Honor workers in the US and globally today by standing for their strength against corporate oppression!

Posted by OrwellwasRight | Mon Sep 2, 2013, 11:15 AM (66 replies)

Buying American -- Does It Matter?

This blog post argues yes -- that it's not just a slogan your grandfather throws around. To help create demand-lead growth (as opposed to supply-side, trickle-down, voodoo economics), you can take small steps to buy local, buy union, & buy American. And your efforts will add up!

Wear Jeans? Why "Made in America" Matters to You


“Buy American.” “Made in America.” In today’s interconnected world, those ideas might seem more like leftovers from the Cold War – not important maxims for America’s future. After all, young Americans are drinking Colombian coffee in the morning, skyping with friends in the UK at lunch, buying a made-in-China iPhone in the afternoon, and drinking Italian wine in the evening. The idea of “Buying American,” or economic patriotism, might seem quaint, if not outright ridiculous.

Fact is, making things in America isn’t an obsolete idea. It’s how we built this country into the largest economy the world has ever seen. And it’s imperative for America’s future.

In 2011, the US had a trade deficit of nearly $560 billion, fully $295 billion of which was a deficit in goods trade with China. These deficits are not just about dollars; they represent our ability as a nation to make the things we consume and the products and technology we need to defend ourselves. The iPhone may represent itself as proudly “designed in the USA,” but for how long? Eventually, the designers and engineers want to be close to the production lines—it’s simply more efficient. And if none of those production lines are in the US, the good design and engineering jobs soon won’t be either. And for those of us concerned about job creation, giving up on manufacturing is simply silly—there’s not a one-to-one relationship between designers and those who physically make the product anyway.

When we rely on other countries to make the products we want—from food to clothing to computers, our own capabilities and technical, innovative, and productive capacity decline. The US did not become the wealthiest country in the world by accident. It happened because of deliberate policy choices, hard work, and ambition. We can ensure there are good jobs, with decent pay and benefits, for Americans of all levels of education and ability, but we need that hard work and ambition—the right policy choices—and to avoid accepting that the current state of affairs is the best we can do.

More at link: http://www.wearvenley.com/blogs/youthmonuments/6772026-wear-jeans-why-made-in-america-matters-to-you

Posted by OrwellwasRight | Tue Oct 23, 2012, 10:33 PM (5 replies)

I am a job creator: A manifesto for the entitled


Best thing you'll read in a week. Things you thought and said yourself, read elsewhere, and a bunch you know are true but never thought of before -- all in one place and completely convincing!!! Please share this widely!

I am a job creator: A manifesto for the entitled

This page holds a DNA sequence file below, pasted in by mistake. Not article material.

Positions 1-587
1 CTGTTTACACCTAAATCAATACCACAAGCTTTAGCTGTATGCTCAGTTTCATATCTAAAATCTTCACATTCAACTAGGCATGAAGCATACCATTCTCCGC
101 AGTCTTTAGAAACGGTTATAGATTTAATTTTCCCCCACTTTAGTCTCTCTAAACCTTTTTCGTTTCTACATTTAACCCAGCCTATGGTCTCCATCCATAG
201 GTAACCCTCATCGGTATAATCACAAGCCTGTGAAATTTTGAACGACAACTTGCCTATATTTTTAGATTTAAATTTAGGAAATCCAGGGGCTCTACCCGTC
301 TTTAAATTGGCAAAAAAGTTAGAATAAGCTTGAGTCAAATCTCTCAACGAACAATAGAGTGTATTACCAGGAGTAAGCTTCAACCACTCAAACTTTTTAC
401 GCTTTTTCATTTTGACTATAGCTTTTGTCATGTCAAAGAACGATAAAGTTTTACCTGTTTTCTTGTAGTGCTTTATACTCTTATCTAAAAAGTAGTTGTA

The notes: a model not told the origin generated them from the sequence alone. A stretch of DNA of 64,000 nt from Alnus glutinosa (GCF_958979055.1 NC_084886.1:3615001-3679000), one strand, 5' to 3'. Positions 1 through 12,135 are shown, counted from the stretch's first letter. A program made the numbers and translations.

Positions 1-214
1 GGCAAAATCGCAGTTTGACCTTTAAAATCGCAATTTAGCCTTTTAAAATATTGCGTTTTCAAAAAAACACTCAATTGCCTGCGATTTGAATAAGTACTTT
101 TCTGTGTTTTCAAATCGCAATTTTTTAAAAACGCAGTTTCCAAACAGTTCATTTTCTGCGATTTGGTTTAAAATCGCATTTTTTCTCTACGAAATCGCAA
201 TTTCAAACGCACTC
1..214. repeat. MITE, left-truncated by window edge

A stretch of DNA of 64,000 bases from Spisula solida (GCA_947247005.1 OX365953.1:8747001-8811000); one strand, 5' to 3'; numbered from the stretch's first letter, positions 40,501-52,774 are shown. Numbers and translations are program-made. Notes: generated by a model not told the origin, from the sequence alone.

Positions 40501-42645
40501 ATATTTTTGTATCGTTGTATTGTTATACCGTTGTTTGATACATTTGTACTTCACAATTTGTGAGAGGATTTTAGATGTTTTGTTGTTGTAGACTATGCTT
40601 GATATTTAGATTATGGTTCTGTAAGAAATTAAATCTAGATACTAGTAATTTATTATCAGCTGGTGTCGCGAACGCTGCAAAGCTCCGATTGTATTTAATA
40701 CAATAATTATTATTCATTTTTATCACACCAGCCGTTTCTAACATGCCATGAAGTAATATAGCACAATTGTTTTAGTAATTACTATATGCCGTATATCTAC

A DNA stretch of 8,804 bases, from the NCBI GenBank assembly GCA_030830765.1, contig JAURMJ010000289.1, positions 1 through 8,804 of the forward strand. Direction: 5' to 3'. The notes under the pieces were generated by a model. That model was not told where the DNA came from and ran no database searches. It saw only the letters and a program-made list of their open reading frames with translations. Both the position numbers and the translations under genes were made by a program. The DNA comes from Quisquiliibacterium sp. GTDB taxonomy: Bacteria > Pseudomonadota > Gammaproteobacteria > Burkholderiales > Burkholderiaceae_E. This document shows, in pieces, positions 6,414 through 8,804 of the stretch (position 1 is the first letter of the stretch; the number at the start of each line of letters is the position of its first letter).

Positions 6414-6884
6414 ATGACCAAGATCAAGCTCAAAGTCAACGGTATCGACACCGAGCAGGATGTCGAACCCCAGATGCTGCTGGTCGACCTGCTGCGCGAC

By Steven Pearlstein, Published: September 29

I am a corporate chief executive.

I am a business owner.

I am a private-equity fund manager.

I am the misunderstood superhero of American capitalism, single-handedly creating wealth and prosperity despite all the obstacles put in my way by employees, government and the media.

I am a job creator and I am entitled.

I am entitled to complain about the economy even when my stock price, my portfolio and my profits are at record levels.

I am entitled to a healthy and well-educated workforce, a modern and efficient transportation system and protection for my person and property, just as I am entitled to demonize the government workers who provide them.

I am entitled to complain bitterly about taxes that are always too high, even when they are at record lows.

***more at link***

Posted by OrwellwasRight | Sun Sep 30, 2012, 06:20 PM (4 replies)

Artur Davis: Voter ID Laws Don't Disenfranchise Anybody


In case you missed this earlier this week, which was probably easy to do unless you subscribe to the Heritage Foundation's Youtube Channel (ick) or caught it on CSPAN radio like I did, Artur Davis gave a nauseating interview to the Heritage Foundation explaining why he is now a Republican. It included all the usual stuff about how Democrats are out of touch with mainstream America, the healthcare bill sucked, Obama broke his promises, etc.

What really galled me of all the horrible things he said, however, was when he talked about how all the new Voter ID laws don't disenfranchise anybody. Unfortunately, as you can tell if you watch this clip, this is an edited interview. They played a longer version on CSPAN radio which was even worse than this. His reasoning included that he himself "needed an ID to get into a recent TV interview," that "we all need them to get on an airplane," and that he "could not go to work in Washington without showing an ID." The final one is a blatant lie. He used to work at the US Capitol, which everyone can get into without showing an ID. Why? Because we have a constitutional right to petition the government. They can't screen us out by requiring that we have an ID on us, and they don't (massive security, magnetometers, and X-ray machines, yes, but ID no).

Likewise, we don't have a constitutional right to get on a plane or into a TV station, but we do have a constitutional right to vote, so those are not even comparable (as a former member of the Judiciary Committee and Harvard Law Graduate should know). These comparisons to "we all show our ID every day" kill me. Yes, if you live a certain lifestyle, you may show your ID many times a day. But if you are 85, let your driver's license expire 10 years ago, do not travel out of the country or by plane, or write checks, you may not have any government issued photo ID. I.e., these people assume "all Americans" are middle class, so they cannot comprehend someone who isn't. It's bullshit.

I was just appalled and wanted to throw up at how much he has abandoned the people he used to represent.

Posted by OrwellwasRight | Sun Jun 24, 2012, 08:51 PM (19 replies)